Git is a version control system used in modern software development. It allows multiple developers to work on the same project while tracking changes, revisions, and contributors.
This step-by-step guide walks you through installing and configuring Git on Ubuntu 18.04 or Ubuntu 20.04.
- Access to a user account with sudo or root privileges
- A server with any Ubuntu release up and running.
- Access to a command line/terminal window (Ctrl-Alt-T)
- The apt-get tool, pre-loaded in Ubuntu and other Debian-based distros
Install Git with Apt on Ubuntu
Using the apt package management tool is the easiest way to install Git. However, the version in the default repositories may not be the latest release from the developer. If you want to install the latest release, skip down to install from source.
1. To update the packages, launch a terminal window, and enter:
sudo apt-get update
This helps to ensure you’re working with the latest software versions.
2. To install from the default repositories, enter the following:
sudo apt-get install git
Allow the process to complete.
3. Verify the installation and version by entering:
The output should appear as seen below:
Install Git From Source Code
To use the latest version of Git on Ubuntu, download and install from the original source code.
1. Start by installing the following packages:
sudo apt install make libssl-dev libghc-zlib-dev libcurl4-gnutls-dev libexpat1-dev gettext unzip
Allow the process to complete.
2. Open a browser window and navigate to the following address:
3. You can select the version of Git you download by changing the branch to a specific version. Select the Master Branch.
Also, at the top, you see a link labeled releases to browse the different release versions. It is recommended that you avoid versions labeled with “rc.” This stands for release candidate, and may not be completely stable.
4. Click the green Clone or download button on the right-hand side. Copy the URL by clicking on the file icon.
5. Switch back to your command prompt and enter the following:
6. You are now working in the temp directory. Type in the following command:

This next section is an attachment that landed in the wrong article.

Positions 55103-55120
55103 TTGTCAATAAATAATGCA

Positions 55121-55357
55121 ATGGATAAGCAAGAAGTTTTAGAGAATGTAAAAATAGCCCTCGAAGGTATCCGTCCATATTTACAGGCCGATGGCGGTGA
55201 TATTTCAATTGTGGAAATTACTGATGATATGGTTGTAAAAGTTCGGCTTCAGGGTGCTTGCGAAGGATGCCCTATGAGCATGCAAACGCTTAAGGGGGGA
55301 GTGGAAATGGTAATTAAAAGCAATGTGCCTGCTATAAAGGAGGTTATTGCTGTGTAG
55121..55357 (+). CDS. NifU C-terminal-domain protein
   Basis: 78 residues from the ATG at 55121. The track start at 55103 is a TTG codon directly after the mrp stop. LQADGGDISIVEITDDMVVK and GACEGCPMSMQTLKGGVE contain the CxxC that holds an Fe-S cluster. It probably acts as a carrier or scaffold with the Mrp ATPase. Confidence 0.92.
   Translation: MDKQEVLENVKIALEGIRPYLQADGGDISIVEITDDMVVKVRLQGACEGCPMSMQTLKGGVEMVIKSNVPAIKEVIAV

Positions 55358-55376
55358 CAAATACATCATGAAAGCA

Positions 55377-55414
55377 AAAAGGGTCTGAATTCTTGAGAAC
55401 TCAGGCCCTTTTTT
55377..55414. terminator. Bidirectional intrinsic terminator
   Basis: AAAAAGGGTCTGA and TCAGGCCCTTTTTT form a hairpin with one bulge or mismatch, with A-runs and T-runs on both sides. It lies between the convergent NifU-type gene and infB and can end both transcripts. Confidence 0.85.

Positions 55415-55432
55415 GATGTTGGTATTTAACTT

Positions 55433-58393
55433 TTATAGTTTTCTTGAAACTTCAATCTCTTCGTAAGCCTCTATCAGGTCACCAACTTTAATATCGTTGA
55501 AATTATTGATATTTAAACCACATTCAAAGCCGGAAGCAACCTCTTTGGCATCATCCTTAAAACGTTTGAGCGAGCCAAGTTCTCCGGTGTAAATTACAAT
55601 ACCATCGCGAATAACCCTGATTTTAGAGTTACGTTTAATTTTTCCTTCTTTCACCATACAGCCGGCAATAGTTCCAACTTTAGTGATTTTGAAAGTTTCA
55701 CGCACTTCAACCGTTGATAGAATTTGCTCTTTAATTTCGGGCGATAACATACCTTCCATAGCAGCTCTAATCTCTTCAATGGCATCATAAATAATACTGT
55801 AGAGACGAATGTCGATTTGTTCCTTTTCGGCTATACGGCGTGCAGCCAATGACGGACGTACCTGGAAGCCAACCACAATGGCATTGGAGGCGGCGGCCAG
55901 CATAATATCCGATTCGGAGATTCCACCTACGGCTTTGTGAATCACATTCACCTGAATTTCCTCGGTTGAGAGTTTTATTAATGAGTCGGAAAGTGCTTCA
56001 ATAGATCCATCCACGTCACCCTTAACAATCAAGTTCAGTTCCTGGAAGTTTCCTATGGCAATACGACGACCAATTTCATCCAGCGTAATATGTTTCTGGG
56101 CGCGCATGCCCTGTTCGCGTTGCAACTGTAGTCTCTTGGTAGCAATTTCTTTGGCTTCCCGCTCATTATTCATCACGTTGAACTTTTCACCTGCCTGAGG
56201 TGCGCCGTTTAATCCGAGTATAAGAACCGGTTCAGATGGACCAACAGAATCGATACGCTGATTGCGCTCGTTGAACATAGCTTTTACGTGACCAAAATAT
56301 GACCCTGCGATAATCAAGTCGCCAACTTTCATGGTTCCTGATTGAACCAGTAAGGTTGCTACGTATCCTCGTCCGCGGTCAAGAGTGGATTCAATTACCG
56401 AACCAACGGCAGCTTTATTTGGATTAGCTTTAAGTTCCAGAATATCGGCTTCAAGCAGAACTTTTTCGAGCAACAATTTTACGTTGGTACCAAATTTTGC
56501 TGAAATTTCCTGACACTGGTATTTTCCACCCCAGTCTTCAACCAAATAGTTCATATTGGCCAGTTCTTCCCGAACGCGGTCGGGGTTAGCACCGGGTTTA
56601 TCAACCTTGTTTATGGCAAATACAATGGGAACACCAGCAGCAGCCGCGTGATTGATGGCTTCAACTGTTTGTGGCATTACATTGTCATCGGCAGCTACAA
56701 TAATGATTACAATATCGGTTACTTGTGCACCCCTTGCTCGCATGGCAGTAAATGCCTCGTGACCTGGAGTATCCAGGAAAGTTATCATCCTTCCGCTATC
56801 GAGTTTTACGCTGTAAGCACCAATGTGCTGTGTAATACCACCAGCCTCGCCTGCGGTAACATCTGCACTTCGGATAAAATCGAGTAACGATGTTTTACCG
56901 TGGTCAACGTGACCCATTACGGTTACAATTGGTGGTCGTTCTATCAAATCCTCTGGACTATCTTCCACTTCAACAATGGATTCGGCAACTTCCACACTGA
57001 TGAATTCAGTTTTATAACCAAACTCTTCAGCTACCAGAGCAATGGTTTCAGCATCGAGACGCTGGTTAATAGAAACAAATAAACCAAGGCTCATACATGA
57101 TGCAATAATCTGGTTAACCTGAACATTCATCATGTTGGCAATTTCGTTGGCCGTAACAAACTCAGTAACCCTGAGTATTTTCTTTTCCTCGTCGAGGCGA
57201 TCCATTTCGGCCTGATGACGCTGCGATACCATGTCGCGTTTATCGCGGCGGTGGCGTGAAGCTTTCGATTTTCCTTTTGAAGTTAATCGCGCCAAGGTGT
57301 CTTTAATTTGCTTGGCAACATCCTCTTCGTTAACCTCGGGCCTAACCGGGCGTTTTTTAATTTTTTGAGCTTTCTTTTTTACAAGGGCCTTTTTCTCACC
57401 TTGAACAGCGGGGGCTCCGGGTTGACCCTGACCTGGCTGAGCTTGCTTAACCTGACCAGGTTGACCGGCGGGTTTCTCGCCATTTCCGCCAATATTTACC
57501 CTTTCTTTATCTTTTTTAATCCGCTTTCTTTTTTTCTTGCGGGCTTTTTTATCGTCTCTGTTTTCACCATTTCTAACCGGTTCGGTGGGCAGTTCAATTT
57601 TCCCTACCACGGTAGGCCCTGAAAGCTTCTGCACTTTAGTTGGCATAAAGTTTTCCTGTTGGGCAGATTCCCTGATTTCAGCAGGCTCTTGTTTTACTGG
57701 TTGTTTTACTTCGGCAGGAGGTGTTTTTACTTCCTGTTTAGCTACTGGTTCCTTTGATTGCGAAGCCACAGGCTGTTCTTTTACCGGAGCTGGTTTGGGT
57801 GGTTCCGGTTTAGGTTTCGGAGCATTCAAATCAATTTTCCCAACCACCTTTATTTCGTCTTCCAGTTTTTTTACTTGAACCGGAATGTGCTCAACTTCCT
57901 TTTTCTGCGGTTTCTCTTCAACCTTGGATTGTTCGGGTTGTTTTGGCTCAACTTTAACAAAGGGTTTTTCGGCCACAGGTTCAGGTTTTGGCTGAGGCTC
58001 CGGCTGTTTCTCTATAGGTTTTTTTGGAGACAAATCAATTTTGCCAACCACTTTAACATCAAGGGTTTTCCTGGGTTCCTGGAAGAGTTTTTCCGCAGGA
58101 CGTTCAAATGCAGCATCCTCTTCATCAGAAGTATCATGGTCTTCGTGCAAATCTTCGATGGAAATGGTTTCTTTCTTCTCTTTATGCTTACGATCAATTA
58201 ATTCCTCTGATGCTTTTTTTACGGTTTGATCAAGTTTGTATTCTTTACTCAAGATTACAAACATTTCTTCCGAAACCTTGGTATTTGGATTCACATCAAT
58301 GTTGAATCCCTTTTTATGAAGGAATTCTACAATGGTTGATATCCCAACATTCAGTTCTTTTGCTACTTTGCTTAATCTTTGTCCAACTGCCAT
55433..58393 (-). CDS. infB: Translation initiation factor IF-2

sudo wget https://github.com/git/git/archive/master.zip -O git.zip
This downloads the Git file, and renames it git.zip.
Note: If you found a package under the
releases page, you can substitute the link to that version. For example:
sudo wget https://github.com/git/git/archive/v2.20.1.zip -O git.zip
7. Next, extract the zip files by entering the command:
8. Allow the process to finish. Then, move to the new directory:
9. Then, compile the package with the following command:
10. And once the process is finished, install the software with:
sudo make prefix=/usr/local install
11. Verify Git installation by entering:
The output should appear as:
Git version 2.18.0
Git contains a basic configuration file that holds your information. Setting your username and email address is essential.
1. In a terminal window, enter the following and replace your_name with your name, and firstname.lastname@example.org with your email address.:
git config ––global user.name “your_name”
git config ––global user.email “email@example.com”
2. Verify configuration changes with the command:
git config ––list
The system should display the name and email address you just entered.
Note: If you do not make these edits, you will receive a warning when you commit to Git which makes you go back and revise your commits.
Basic Git Commands
This is a list of useful Git commands to help you get started:
- Find changed files in the working directory:
- Change to tracked files:
- Add all changes to your next commit:
- Add selected changes into your next commit:
git add -p
- Change the last commit:
git commit -amend
- Commit all local changes in tracked files:
git commit -a
- Commit previously staged changes:
- Rename a Local branch
git branch -m new-name
- List all currently configured remotes:
git remote -v
- View information about a remote:
git remote show
- Add a new remote repository:
git remote add
- Delete a remote repository
git remote remove [remote name]
- Download all changes from a remote repository:
- Download all changes from and merge into HEAD:
git pull branch
- Create a new branch with the command:
git branch first-branch
To see more git commands use:
Now you know how to install Git on your Ubuntu system. You also learned configuration and basic Git commands, which will help you manage your projects more effectively.
For CentOS, Windows, or macOS systems, see our guide on installing Git on CentOS 7, installing git on Windows, and installing Git on MacOS. Also, don’t forget to download our Git Commands Cheat Sheet for free to have the most commonly used commands always at your hand.